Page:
How do you get a Research Ops practice up and running?
There are lots of good approaches, but here’s where I started.
1. Understanding the State of UX Research
I love maps. As a kid, whenever my family embarked on long road trips, I often brought along a set of maps to keep track of our progress and mark down any interesting sights. I liked that I could always see where we were going and how far we’d traveled.
I wanted to do the same for UXR at Zapier. I needed to understand where we were on this collective research journey and determine where we were heading next.
For much of my first couple of months in the role, I researched Research to get clarity about several subjects:
UXR philosophy — with a clear picture of how we do research now and in the future, I’m best positioned to create sustainable structures and processes.
UXR practices — I had to learn how our UX researchers worked; what made their work successful and what didn’t.
UXR relationships — I needed to understand how people outside the UXR team approached research. Did designers, PMs, and marketers have a unified view of research strengths and weaknesses, or did this differ across the company?
On top of all these learnings, I wanted to meet people across the organization and start to socialize the concept of Research Ops, including the benefits of this practice to their work.
After dozens of conversations and an audit of all-things-research, I created a State of Research Ops rundown. This document includes a rating for every function and process within UXR and a priority label based on research needs in the next two quarters.
This internal study provided the required context to approach Research Ops with a holistic lens. I now have a prioritized roadmap for the next quarter that lines up with the biggest needs and opportunities across the company.
2. Fanning the Research Flame
At Zapier, all employees are expected to spend two hours per week doing customer support. One month after joining the team, our Support Ops crew kicked off a new initiative to give everyone more options for interacting with customers.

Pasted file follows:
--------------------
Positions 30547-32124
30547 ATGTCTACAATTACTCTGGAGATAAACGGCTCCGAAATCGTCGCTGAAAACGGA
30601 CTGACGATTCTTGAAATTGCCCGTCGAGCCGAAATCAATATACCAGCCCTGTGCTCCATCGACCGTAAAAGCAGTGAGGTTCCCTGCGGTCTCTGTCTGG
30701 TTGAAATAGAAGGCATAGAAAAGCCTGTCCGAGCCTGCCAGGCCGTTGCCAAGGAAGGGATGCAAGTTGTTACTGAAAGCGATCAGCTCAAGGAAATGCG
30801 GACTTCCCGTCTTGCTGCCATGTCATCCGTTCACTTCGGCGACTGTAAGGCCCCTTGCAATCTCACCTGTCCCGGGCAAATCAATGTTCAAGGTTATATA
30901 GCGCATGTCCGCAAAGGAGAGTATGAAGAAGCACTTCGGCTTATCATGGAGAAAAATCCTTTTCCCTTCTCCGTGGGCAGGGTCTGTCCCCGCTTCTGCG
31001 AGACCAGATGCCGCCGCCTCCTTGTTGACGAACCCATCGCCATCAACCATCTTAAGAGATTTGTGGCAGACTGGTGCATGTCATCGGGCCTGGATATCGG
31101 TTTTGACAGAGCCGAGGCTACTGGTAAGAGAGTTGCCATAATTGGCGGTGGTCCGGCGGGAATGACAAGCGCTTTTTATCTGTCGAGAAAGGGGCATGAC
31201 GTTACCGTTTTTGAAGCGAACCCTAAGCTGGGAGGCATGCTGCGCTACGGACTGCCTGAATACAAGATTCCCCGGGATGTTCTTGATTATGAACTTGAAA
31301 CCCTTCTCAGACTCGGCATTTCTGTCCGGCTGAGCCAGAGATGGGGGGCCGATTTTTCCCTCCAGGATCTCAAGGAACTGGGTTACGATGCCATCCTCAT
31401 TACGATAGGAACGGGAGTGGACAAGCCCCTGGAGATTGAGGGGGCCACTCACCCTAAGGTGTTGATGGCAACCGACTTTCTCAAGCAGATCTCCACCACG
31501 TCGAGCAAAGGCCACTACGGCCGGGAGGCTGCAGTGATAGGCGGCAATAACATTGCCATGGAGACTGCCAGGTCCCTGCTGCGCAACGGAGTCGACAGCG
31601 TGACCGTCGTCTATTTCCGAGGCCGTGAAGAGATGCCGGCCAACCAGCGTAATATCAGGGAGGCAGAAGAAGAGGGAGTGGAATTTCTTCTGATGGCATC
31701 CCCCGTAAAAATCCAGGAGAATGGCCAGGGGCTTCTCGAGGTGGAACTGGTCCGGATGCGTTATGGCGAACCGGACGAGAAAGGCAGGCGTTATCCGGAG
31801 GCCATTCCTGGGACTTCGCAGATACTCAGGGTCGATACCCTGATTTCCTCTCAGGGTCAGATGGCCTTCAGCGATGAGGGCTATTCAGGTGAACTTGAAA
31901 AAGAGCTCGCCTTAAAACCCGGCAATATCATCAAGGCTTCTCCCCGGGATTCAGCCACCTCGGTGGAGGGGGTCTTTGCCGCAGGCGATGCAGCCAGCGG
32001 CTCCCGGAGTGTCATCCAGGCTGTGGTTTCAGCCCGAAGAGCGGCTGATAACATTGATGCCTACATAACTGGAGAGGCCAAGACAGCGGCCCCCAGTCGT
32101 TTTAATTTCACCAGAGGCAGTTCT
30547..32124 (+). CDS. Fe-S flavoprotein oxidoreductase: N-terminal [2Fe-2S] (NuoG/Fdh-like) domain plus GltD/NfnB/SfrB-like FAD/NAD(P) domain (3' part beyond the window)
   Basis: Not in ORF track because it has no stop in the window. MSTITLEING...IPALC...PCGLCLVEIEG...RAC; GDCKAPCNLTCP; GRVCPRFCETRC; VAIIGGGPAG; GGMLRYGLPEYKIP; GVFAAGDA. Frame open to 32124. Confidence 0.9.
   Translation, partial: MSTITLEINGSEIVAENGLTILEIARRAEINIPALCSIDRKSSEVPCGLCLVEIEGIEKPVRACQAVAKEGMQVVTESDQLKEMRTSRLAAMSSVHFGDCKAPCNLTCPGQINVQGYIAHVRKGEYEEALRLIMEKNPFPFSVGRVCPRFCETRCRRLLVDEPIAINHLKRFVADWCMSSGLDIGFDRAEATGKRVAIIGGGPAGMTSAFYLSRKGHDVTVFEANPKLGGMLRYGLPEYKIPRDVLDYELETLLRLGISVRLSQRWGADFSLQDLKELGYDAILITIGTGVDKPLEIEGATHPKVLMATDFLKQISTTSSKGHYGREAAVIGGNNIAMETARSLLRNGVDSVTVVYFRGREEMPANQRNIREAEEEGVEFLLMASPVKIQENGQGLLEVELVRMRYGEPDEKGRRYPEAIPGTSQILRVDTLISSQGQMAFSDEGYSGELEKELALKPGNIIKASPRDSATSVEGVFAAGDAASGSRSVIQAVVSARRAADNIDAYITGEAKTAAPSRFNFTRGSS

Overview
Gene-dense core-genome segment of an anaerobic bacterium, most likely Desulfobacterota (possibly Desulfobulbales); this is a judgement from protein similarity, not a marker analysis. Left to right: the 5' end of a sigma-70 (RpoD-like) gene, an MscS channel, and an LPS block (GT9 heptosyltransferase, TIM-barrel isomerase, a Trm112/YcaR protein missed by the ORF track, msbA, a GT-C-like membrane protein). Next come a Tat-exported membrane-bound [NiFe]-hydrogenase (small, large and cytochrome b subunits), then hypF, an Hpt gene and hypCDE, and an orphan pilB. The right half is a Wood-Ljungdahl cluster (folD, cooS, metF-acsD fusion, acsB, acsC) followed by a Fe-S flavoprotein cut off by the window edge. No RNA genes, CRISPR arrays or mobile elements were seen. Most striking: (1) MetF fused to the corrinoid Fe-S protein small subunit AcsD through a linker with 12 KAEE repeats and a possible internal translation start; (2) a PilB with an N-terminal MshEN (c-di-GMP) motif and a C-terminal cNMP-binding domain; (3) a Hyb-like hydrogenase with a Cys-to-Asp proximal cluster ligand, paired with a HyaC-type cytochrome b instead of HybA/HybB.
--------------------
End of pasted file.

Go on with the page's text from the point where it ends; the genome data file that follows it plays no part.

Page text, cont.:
In collaboration with Support Ops, I launched research ride-alongs. These are open research sessions where anyone across the company can observe a remote user interview and participate in a post-session debrief.
This initiative involved:
Creating introductory UXR training content
Running online UXR 101 training sessions
Creating a streamlined process for participant recruitment and observer involvement
I put together an 18-step workflow in Zapier to automate the recruitment and observer pieces. I don’t know how I’d have made ride-alongs a reality without Zapier (and yes, I’m biased).
In a little over a month, 39 teammates have attended the online training and we’ve run 15 ride-along sessions! We have a long way to go before this initiative is deeply ingrained into the weekly rhythms of the entire team, but we’ve made lots of progress from a standing start.
Recruitment — like most companies that don’t have an established Research Ops practice, recruitment is a bit of a mess. I’m focused on a couple of efforts that will give our researchers access to critical participant groups.
Tooling — I’ve just brought in a new product to improve remote moderated research. I’m also getting the team better acquainted with an in-app research tool that’s been lying dormant for a couple of years.
Over to You
How does this compare to your ReOps efforts? Where did you get started, or where would you focus if you we’re launching a practice?
I’d love to hear your thoughts. 😀
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